Control the Flow: How to Regulate Outsiders During a Health Crisis
In early April 2020, a Manhattan co-op prohibited the brother of one of the building’s owners from staying in his unit. According to the New York Times, the brother, a physician, had traveled to the city from rural New Hampshire to volunteer his services in the battle against the coronavirus.
This incident may have struck some as just another example of New York City co-op craziness, but, in the face of the coronavirus, many community associations have considered restrictions on guests.
“You can’t completely prevent outsiders from coming in because some are permitted by government orders,” says Kevin Hirzel, managing member of Hirzel Law, PLC, a Michigan-based firm that works with community associations. So how far can your clients go in limiting access during a public health emergency?
“Overall, during a ‘temporary’ emergent situation, an association probably can restrict occupancy to permanent residents, except for the situation involving a caregiver to a resident,” says Michael Kim of Schoenberg Finkel Newman & Rosenberg, LLC in Chicago.
An association’s ability to limit occupancy might depend on the type of association, though. “I think it’s difficult for a condominium or homeowners association to restrict family members from staying over,” Hirzel says. “Most governing documents don’t contain such a prohibition.
“However, if they have a provision that prohibits illegal activity and having a family member stay over would violate an executive order, I think they would be in a position to do so. In my opinion, a co-op would be in a better position to do this than a condo or HOA, as the co-op is the actual owner of the building and the owners only own stock, not a property interest.”
The New York co-op had created a variety of rules for dealing with the pandemic, including one that allowed only residents, family members, nannies, and home health care aides into the building. The doctor clearly was a family member, but the building superintendent told him the board feared him bringing in the virus.
That rationale could constitute unlawful discrimination in some states, such as Illinois. Kim cites a recent statement by the Illinois governor that discrimination against healthcare professionals wouldn’t be tolerated.
In the context of the coronavirus, though, associations seem to be focusing their restrictions not on occupants or health care workers but on delivery persons and contractors who could bring the virus on-site.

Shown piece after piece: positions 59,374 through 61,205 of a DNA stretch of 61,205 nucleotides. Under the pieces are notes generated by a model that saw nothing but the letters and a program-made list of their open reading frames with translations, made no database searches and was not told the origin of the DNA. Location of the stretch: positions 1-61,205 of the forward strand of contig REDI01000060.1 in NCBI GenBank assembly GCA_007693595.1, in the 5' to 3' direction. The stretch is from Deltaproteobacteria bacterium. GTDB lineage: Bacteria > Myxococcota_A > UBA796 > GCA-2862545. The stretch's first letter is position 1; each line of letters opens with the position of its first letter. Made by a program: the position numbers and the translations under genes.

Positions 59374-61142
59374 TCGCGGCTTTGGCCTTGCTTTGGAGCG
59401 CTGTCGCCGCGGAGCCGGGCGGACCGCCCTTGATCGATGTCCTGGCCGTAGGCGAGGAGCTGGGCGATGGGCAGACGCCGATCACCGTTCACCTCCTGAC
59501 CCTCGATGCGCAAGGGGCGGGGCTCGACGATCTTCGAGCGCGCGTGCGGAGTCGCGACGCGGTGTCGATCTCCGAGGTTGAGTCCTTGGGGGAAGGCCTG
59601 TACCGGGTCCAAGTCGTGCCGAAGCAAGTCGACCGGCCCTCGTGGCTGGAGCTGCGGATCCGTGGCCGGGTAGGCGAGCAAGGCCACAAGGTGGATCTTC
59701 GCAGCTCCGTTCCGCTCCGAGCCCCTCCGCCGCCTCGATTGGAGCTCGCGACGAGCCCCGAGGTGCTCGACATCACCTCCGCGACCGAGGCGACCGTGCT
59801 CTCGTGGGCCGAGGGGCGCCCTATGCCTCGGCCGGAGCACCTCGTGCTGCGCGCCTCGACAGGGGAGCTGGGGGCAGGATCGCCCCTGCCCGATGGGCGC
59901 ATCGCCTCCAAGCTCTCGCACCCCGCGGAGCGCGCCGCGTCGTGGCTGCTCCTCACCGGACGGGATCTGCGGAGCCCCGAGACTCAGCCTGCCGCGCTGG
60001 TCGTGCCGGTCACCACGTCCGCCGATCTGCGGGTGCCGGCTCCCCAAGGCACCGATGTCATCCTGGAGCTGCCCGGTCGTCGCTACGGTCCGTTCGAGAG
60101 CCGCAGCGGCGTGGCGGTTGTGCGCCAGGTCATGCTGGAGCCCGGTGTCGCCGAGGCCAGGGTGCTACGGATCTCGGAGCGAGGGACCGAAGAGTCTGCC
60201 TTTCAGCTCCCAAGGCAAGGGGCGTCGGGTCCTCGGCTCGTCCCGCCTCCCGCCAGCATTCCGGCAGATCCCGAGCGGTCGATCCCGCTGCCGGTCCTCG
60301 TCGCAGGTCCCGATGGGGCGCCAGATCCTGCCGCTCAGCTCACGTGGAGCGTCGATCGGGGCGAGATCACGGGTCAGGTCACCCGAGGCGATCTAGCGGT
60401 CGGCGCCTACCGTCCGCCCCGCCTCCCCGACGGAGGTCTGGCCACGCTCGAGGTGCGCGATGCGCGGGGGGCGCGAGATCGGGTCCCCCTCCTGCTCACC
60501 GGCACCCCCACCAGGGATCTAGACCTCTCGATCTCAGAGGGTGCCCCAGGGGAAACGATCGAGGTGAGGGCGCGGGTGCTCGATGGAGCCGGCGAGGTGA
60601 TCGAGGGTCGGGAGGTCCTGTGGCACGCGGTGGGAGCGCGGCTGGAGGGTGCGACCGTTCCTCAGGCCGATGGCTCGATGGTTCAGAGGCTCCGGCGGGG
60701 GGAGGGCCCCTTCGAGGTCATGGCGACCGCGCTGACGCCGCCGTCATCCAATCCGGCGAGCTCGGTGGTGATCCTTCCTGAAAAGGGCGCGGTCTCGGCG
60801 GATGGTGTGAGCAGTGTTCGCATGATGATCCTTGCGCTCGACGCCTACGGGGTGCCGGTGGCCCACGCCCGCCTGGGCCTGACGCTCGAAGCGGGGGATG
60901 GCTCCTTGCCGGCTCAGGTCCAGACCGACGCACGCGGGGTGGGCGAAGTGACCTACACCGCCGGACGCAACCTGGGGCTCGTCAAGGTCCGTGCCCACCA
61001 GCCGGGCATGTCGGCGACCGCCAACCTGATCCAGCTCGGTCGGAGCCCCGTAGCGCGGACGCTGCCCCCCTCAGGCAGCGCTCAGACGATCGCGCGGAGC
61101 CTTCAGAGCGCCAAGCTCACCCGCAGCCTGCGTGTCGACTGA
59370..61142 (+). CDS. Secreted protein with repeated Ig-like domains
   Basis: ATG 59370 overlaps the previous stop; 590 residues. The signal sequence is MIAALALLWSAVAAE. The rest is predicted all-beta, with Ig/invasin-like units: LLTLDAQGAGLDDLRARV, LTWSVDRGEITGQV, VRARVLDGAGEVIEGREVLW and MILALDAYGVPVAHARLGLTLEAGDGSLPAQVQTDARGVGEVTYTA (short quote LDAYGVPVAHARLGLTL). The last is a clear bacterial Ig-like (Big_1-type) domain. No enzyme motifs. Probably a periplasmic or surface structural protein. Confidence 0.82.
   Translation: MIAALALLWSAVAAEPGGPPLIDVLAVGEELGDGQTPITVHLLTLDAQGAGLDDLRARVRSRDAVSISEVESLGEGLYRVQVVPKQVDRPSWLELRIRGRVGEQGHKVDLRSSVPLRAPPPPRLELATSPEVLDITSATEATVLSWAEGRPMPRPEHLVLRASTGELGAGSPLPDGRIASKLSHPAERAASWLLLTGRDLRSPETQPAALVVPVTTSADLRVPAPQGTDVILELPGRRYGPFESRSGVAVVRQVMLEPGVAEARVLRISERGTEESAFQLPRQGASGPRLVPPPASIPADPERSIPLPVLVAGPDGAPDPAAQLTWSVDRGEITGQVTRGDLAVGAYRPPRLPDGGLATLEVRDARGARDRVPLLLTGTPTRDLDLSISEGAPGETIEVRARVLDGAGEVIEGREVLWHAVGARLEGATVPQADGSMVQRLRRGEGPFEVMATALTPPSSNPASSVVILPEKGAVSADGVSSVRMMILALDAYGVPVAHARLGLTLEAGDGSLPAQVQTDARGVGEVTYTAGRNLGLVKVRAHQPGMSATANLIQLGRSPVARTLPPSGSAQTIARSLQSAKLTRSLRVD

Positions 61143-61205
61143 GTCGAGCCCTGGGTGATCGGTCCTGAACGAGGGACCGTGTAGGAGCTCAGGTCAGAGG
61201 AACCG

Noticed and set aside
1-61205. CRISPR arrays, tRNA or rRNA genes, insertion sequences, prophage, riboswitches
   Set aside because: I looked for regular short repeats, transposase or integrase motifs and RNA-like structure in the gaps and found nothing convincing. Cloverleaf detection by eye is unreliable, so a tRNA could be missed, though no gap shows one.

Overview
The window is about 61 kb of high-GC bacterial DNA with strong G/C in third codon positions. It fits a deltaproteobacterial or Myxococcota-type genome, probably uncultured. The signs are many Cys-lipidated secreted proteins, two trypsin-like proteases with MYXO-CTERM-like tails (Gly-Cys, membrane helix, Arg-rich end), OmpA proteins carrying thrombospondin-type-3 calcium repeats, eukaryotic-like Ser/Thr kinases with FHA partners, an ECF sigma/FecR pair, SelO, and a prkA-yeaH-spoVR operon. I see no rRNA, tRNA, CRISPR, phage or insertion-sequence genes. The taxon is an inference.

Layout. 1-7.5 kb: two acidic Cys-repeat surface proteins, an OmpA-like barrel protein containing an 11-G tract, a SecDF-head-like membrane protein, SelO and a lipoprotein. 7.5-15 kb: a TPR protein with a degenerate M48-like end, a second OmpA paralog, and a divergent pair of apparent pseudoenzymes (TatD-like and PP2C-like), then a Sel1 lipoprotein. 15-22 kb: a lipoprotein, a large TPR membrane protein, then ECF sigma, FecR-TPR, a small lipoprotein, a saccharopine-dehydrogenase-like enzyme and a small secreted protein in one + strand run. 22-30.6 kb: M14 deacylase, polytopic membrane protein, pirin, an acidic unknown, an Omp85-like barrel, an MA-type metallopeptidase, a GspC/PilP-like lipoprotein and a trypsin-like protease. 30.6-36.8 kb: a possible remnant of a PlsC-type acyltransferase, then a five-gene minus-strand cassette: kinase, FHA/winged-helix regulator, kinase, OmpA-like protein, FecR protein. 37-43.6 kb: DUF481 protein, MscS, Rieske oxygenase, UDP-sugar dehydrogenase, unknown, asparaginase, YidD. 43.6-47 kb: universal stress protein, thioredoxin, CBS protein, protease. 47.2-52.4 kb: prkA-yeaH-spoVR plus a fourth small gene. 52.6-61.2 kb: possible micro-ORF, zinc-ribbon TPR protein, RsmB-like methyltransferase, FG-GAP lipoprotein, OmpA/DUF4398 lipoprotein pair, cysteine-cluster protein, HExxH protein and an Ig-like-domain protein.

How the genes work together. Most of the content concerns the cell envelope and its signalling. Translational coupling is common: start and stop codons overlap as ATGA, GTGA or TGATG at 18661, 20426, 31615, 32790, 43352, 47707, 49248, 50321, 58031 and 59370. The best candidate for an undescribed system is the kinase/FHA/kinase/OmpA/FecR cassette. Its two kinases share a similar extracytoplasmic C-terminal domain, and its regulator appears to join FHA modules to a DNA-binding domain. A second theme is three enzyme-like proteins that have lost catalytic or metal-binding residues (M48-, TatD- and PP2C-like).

Package and Food Deliveries
A surge in the volume of package deliveries during a public health emergency is of particular concern in multi-unit buildings. And owners aren’t the only ones who worry — managers need to protect their staffs, too.
“For the most part, we’ve been able to sort of limit the amount of handling of packages,” says Katie Anderson, CEO of Aperion Management Group, LLC, which manages about 65 associations in Central Oregon. “We make sure our staff has the right protective gear to handle it, with gloves and masks.”
Others have gone even farther. “We want you to limit to the extent humanly possible the number of staff members who are touching packages,” says Sandra Gottlieb, a founding partner of California homeowner association law firm SwedelsonGottlieb.
“We set up a table in the lobby. Delivery people put the package down where staff can see the label and contact the owner.”
Paul Grucza, director of education and client development at the Seattle-based CWD Group, Inc., reports his firm has taken a similar approach. “Delivery people can come in and drop a package on or under the table. We make note of receipt and notify the owner he must pick it up that day. If not, it’s returned to the sender.”
Stay-at-home orders also can lead to an upswing in food delivery in some areas. Not surprisingly, few associations allow delivery persons far on to the premises in such circumstances.
“Food is to be delivered right at the start of the lobby,” Gottlieb says. “It has to be prepaid, and the homeowner is alerted to come get the food. If they’ve been exposed, we’ll get it to them.”
Grucza has been impressed by owner acceptance of his firm’s tough stance when it comes to meal delivery.
“We don’t allow food deliveries into the building, and the boards are supportive of this,” he says. “Owners need to make arrangements to come down to the front door and immediately take the food back to their units. Concierges and building staff are forbidden from accepting food. If the owner doesn’t come down, they either send the delivery away or, if the food is left behind, throw it out.
“Owners have cooperated, to my surprise.”
Owners also can have concerns with contractors trekking germs through the community during an emergency.
“Most of my clients are taking the position that any discretionary construction work in a unit that involves people and materials being brought in from outside is suspended,” Kim says.
“Discretionary” can be difficult to define. For example, Kim has seen a few cases where a new owner has been staying somewhere else while the unit undergoes a gut rehab and wants to take up residence in the midst of the emergency.
“If you can control the situation so the contractors come in strictly to make it habitable — like putting the toilet and shower back in — and have them strictly observe precautions and a specific timetable, I don’t have a problem with that,” he says. “We’re trying to create a reasonable balance between necessities and luxuries.”
As with most matters prompting a reconsideration of rules and restrictions in a public health emergency, associations should always first consult an attorney to help them strike the appropriate balance among conflicting interests, duties, and responsibilities.